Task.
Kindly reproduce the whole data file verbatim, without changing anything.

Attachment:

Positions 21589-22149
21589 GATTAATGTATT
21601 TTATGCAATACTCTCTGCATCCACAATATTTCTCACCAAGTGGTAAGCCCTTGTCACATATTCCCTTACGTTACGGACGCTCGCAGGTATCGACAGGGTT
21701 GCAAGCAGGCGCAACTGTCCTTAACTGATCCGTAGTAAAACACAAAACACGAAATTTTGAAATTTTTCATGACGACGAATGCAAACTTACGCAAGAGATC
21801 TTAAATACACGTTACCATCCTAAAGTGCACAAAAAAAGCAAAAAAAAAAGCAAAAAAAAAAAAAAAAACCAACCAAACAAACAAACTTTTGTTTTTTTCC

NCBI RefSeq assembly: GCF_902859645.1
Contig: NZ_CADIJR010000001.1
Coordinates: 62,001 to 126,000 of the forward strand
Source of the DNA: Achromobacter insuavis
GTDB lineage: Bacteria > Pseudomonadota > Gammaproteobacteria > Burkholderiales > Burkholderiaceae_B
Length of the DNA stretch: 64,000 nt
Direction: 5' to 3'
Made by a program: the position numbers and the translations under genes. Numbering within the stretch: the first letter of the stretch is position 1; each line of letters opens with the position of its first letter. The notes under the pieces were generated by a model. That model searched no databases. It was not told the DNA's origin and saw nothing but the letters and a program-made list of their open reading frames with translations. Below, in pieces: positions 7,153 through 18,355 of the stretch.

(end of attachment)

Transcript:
Positions 21589-22149
21589 GATTAATGTATT
21601 TTATGCAATACTCTCTGCATCCACAATATTTCTCACCAAGTGGTAAGCCCTTGTCACATATTCCCTTACGTTACGGACGCTCGCAGGTATCGACAGGGTT
21701 GCAAGCAGGCGCAACTGTCCTTAACTGATCCGTAGTAAAACACAAAACACGAAATTTTGAAATTTTTCATGACGACGAATGCAAACTTACGCAAGAGATC
21801 TTAAATACACGTTACCATCCTAAAGTGCACAAAAAAAGCAAAAAAAAAAGCAAAAAAAAAAAAAAAAACCAACCAAACAAACAAACTTTTGTTTTTTTCC

NCBI RefSeq assembly: GCF_902859645.1
Contig: NZ_CADIJR010000001.1
Coordinates: 62,001 to 126,000 of the forward strand
Source of the DNA: Achromobacter insuavis
GTDB lineage: Bacteria > Pseudomonadota > Gammaproteobacteria > Burkholderiales > Burkholderiaceae_B
Length of the DNA stretch: 64,000 nt
Direction: 5' to 3'
Made by a program: the position numbers and the translations under genes. Numbering within the stretch: the first letter of the stretch is position 1; each line of letters opens with the position of its first letter. The notes under the pieces were generated by a model. That model searched no databases. It was not told the DNA's origin and saw nothing but the letters and a program-made list of their open reading frames with translations. Below, in pieces: positions 7,153 through 18,355 of the stretch.